Pound of Flesh is a journalistic project that uses data to assess of the state of personal debt, reckless lending, and overindebtedness in South Africa – including an understanding of the debt-to-income ratio of everyday South Africans. This investigation revealed the personal equivalent of a “fiscal cliff” scenario for credit consumers, and contextualises this within broader economic data and statistics, finding that South Africa has more people who owe money than people who earn it; that almost a third of credit-active South Africans spent more than 30% of their monthly income on servicing debt; and 5.5% of South African credit consumers spend 100%+ on servicing their debt – leaving them with zero take home pay for sustaining themselves.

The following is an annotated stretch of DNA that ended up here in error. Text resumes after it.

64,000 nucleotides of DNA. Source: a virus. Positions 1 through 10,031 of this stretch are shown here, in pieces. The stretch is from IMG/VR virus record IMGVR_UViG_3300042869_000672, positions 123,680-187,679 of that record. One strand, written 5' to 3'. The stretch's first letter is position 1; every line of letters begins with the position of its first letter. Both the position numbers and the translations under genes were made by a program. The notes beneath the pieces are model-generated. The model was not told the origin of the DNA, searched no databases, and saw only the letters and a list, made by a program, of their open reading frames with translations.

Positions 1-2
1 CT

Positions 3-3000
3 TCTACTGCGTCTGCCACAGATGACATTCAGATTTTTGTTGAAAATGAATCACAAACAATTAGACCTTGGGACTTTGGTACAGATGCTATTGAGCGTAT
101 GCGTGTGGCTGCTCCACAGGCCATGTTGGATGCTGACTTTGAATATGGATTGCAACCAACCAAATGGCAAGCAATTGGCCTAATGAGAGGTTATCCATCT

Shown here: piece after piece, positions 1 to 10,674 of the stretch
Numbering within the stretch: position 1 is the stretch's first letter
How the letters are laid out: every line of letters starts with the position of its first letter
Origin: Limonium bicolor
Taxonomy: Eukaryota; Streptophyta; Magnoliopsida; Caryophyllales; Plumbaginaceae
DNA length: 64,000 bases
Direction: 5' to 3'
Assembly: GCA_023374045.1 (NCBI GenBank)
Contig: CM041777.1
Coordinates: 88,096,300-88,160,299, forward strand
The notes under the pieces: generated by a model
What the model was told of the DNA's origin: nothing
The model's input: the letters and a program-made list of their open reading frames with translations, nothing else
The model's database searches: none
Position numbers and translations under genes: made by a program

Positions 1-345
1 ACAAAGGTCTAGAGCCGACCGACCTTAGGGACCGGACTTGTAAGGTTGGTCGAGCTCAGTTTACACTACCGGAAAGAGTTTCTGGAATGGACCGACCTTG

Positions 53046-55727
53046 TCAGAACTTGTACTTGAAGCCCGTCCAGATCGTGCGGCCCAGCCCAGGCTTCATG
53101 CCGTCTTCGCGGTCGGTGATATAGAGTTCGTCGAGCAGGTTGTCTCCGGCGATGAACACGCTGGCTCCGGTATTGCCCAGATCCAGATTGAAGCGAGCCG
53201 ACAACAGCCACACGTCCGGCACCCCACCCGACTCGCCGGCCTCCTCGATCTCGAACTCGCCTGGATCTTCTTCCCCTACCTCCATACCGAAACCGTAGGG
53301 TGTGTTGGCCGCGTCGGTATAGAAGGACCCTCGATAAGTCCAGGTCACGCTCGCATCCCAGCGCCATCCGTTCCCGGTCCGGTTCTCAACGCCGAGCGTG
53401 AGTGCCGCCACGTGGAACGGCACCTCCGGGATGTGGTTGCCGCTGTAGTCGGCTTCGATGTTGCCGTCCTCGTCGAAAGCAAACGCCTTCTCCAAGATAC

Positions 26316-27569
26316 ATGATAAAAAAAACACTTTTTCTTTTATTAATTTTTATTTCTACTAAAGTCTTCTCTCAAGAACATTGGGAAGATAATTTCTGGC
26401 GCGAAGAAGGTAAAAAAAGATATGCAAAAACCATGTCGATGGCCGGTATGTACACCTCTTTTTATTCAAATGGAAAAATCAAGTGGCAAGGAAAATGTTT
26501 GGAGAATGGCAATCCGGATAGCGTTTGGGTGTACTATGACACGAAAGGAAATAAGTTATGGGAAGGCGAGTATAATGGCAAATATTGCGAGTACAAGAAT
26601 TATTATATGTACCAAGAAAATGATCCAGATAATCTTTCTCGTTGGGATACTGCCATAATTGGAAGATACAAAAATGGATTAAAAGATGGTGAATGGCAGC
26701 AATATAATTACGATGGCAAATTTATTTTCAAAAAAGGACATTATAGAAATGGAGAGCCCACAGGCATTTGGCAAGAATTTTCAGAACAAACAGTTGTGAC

This project was supported by the impactAfrica fund of Code for Africa. Initially, the project planned to explore South African data about garnishees – a common and highly politicised debt collection tool. Garnishee use has been shown to further entrench indebtedness and income inequality, and is predominately used against poorer people who don’t have assets to use to recuperate unpaid debts. After the landmark 2016 Constitutional Court ruling that addressed some of the loopholes in the law around garnishee use, the decision was taken to broaden the scope of the Pound of Flesh project, and delve deep into South African consumer credit data, including an attempt to answer: How much debt are really South Africans in? What are safe levels of debt for consumers? And what does this mean for our broader economy?